Tag Archives: Irreducible complexity

Breaking away – an interesting case study

All parents of mature children recognise that their offspring (interesting word that) must learn to break away from their parents. That as one’s children develop their own individuality there is plenty of scope for differences of opinion and conflict. And perhaps these differences are a normal part of the child developing an independent, autonomous personality.

Unfortunately this sometimes leads to estrangement. This is particularly tragic if it becomes permanent. I personally think that this period in a family’s life provides learning situations for parents, as well as children. And perhaps the parents, as the more mature party, have an obligation to put that learning into practice and ensure they do everything to prevent estrangement becoming permanent.

So I warmly endorse PZ Myers words of advice to Michael Behe‘s son (currently estranged from his parents) to make peace with his family while he can (see Michael Behe’s son has a surprise).

Behe’s son has abandoned the Catholicism he was raised in and become an atheist. There is obvious family conflict. But interestingly, he has announced this on reddit and is discussing it with others. He proves to be very articulate – which bodes well for his desire to become a writer. And the other participants in the discussion are proving to be thoughtful and respectful themselves. So there is an interesting discussion going on.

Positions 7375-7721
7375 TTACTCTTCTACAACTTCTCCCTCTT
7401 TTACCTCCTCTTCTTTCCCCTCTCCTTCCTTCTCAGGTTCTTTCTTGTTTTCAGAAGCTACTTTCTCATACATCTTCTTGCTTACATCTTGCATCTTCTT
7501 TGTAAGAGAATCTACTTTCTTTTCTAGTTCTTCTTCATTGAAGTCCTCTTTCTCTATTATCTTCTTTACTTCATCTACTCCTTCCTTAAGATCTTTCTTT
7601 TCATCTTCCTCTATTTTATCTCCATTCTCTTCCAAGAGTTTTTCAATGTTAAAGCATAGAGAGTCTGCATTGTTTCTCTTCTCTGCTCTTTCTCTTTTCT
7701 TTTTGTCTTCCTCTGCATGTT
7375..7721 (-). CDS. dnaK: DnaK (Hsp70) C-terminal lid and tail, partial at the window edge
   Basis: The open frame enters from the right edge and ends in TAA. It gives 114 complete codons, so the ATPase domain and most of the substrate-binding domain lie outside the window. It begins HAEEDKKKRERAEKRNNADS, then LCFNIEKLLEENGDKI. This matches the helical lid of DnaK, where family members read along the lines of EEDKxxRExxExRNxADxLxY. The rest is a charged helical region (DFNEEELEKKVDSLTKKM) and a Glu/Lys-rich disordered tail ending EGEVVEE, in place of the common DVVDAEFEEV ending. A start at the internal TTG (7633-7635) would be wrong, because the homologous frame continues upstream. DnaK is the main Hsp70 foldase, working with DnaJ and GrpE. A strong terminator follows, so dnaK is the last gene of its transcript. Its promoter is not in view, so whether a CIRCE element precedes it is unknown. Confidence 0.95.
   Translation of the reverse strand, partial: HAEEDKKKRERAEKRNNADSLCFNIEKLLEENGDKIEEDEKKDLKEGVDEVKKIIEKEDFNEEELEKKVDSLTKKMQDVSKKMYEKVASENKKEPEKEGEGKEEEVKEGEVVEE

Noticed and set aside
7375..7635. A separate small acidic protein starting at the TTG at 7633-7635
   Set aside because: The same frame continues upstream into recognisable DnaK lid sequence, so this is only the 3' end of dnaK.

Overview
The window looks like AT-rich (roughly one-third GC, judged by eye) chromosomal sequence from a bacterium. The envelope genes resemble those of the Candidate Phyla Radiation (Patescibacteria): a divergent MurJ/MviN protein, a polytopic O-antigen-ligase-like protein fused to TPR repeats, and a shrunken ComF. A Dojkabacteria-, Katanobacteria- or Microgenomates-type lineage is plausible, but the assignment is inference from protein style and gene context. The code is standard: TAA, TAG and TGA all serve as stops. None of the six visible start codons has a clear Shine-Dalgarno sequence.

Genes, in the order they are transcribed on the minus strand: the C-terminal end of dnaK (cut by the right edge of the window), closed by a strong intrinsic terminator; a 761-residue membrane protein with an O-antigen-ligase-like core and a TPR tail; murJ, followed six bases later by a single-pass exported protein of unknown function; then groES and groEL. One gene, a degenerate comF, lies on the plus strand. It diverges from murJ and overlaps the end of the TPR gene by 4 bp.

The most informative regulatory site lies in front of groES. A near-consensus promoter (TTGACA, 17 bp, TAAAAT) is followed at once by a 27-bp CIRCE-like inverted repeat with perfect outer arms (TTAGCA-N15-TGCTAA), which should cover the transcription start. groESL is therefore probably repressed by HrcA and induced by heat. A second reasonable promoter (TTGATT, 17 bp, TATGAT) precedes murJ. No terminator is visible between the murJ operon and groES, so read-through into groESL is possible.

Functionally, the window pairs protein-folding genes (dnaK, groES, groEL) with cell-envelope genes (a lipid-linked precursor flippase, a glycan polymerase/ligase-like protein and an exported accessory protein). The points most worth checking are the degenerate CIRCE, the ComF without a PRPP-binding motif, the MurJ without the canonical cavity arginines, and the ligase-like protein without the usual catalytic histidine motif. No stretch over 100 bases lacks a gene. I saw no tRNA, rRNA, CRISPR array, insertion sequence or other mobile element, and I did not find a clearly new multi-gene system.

From what I have read so far Richard Dawkins, and his book the God Delusion (which apparently played a key role in Behe’s son’s deconversion), are being discussed. Together with evolution, Behe’s role in the Kitzmiller case, intelligent design, and morality. Quite sensibly, I thought.

In fact, I am really impressed – for an internet discussion.

It’s worth following – go to IAmA son of Michael Behe, the Catholic biochemist who coined the term “Irreducible Complexity”. I turned away from my family’s Catholic faith two years ago and am now an outspoken atheist.

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“Knowledge” from ignorance

Recently, I came across the very relevant statement in a paper I was reading:

“Ignorance cannot support a knowledge claim of any sort except perhaps for the trivial claim that we simply do not know.”

I think this is something we should keep in the front of our minds when we consider those creationist and religious apologetics arguments justifying anti-science positions. You know, Bill Dembski‘s “design filter” – “if we cant show something is caused by chance, or by laws of nature, then it must be intelligently designed.” Or Michael Behe‘s irreducible complexityargument. Or the “cosmological” argument, the “fine tuning” argument, etc., etc.

If we don’t have evidence we should be happy to say: “I don’t know.” And, ideally follow that with: “Let’s find out.”

To use lack of information to support a knowledge claim is just not logical.

By the way – the paper is by Carol E. Cleland & Shelley Copley (2005). “The Possibility of Alternative Microbial Life on Earth,” International Journal of Astrobiology 4, pp. 165-173. It discusses the possibility that life may have originated on earth more than once and these forms may be basically different. Peter Ward, in his book Life as We Do Not Know It also discusses this possibility.

It’s intriguing. Maybe we will discover “alien” life on earth before we discover extra-terrestrial life.


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